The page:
I wrote the book some time ago-- JUSTIN WAS A TERROR. The other day I came downstairs to find my husband reading it. I was surprised. He looked up and said, “This is a really good story.“ He began to read aloud, and I was taken with my own words. The characters came to life again, and the wording of various sentences reminded me of how I’d chosen one word over another. As I listened to the story, it seemed the work wasn’t mine at all but a story that existed somewhere by itself. It lived. It was complete. It had humor and sadness and spoke of values and reminded me of a good old-fashioned Christmas card that wished everyone cheer and good will. I do not exaggerate, even though I am the author. Sometimes what we write seems to take on a life of its own. Here's the thrill—my husband keeps "reading" parts from my book to me. I've never had such an experience.
Sometimes the thrill is in the project, the means to an end; sometimes it's the result. I love to be in the process of writing, be it a play, a story, or a poem. I lose myself in the process of the dialogue, action, the intrigue. But two other unexpected holiday thrills occurred, one before Christmas and one after.
Before Christmas on a brisk Sunday morning, we drove to a nearby city to attend a service performed by the Wesley Choir, Orchestra, and Dancers of the Aldersgate United Methodist Church. The “Fantasia Noel” was under the direction of Marlane Sturm, Director of Music and Arts. The music was arranged and orchestrated by one Joshua Spacht, thus the title “Spachtacular Christmas.” We went because our friend and fellow author MLRigdon wrote and presented the narration. We did not expect anything other than a traditional service, but instead we were swept away by the music, -- so regal, elegant, soaring, and so professionally beautiful. It was not a quiet cantata, but a joyful and thrilling one.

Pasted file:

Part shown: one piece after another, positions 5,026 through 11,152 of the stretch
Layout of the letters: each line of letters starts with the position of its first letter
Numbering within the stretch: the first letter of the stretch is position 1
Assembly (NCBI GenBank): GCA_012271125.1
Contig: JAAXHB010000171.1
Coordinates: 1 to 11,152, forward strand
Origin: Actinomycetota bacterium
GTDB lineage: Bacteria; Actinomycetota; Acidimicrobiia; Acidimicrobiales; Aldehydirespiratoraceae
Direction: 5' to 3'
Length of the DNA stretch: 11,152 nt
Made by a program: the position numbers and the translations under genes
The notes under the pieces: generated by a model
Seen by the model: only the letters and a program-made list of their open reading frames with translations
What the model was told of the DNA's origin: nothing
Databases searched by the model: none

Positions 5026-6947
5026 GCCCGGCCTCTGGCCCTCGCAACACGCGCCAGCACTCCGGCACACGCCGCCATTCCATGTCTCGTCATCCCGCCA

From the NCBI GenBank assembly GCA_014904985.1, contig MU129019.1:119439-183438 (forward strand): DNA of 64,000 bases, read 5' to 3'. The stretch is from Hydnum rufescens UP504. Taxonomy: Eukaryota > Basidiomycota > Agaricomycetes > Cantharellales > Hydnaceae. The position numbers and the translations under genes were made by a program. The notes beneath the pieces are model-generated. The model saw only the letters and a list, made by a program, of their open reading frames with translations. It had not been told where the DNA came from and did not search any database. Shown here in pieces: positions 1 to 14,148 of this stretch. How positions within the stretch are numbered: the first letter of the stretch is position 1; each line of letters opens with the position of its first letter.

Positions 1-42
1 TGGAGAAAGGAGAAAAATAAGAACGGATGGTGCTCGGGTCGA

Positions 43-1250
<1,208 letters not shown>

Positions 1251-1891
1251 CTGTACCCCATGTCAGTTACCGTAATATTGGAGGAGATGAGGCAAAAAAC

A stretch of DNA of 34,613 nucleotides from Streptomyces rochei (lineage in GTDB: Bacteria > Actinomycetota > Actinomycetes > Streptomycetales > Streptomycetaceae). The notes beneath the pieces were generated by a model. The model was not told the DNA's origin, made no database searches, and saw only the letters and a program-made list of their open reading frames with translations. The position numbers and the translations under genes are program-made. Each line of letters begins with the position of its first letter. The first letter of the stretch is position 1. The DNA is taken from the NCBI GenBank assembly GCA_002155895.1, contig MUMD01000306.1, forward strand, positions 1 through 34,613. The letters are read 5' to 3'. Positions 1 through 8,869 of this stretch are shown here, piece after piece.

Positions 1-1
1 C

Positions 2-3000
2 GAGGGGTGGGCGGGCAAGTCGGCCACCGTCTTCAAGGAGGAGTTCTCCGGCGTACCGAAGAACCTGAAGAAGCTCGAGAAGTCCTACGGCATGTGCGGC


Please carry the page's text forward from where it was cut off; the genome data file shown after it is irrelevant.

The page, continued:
The other unexpected experience: in mid-August, I received a phone call from a long-time friend, who invited us to attend a holiday dinner. ” Put it on your calendar,” he said, “December 29th." I said, “It’s August!” He said, “I’m thinking ahead.”
We along with a few other guests were served a festive and memorable dinner. After aperitifs, appetizers, and small talk, we were invited to experience the Christmas tree. Lights were turned down and the glory of the tree shone all around. Vintage ornaments, light reflectors, antique 1920s and 1930s candle sets and strings of colorful C-6 lights glowed. Tiny whirly globe lampshade turned, bubble lights danced, and candles flickered. Thomas Edison, inventor of the first practical light bulb, was the man who brought to life the first strand of electric lights. He would have approved.
But that was not all. Dinner was served, smoked turkey inside a turkey, and all sorts of delicacies. Then, after a lot of talk, shared memories, and a French chocolate gateau, we were invited to experience the tree again. This time all lights were put out, including Edison’s, and a myriad of beeswax candles (for real) were lit, one by one, until the tree was bright to behold. It was a scene reminiscent of Victorian England or ancient Europe. Martin Luther would have approved. It was a thrill, albeit we were aware a fire extinguisher was probably nearby. At least we hoped it was. We sat in awe, almost in reverence, before toasting the dazzling project our host said took him two weeks to complete.
We toasted him, the tree, and our hopes for good health. May the projects we tackle this New Year give us –and/or others—a happy peace.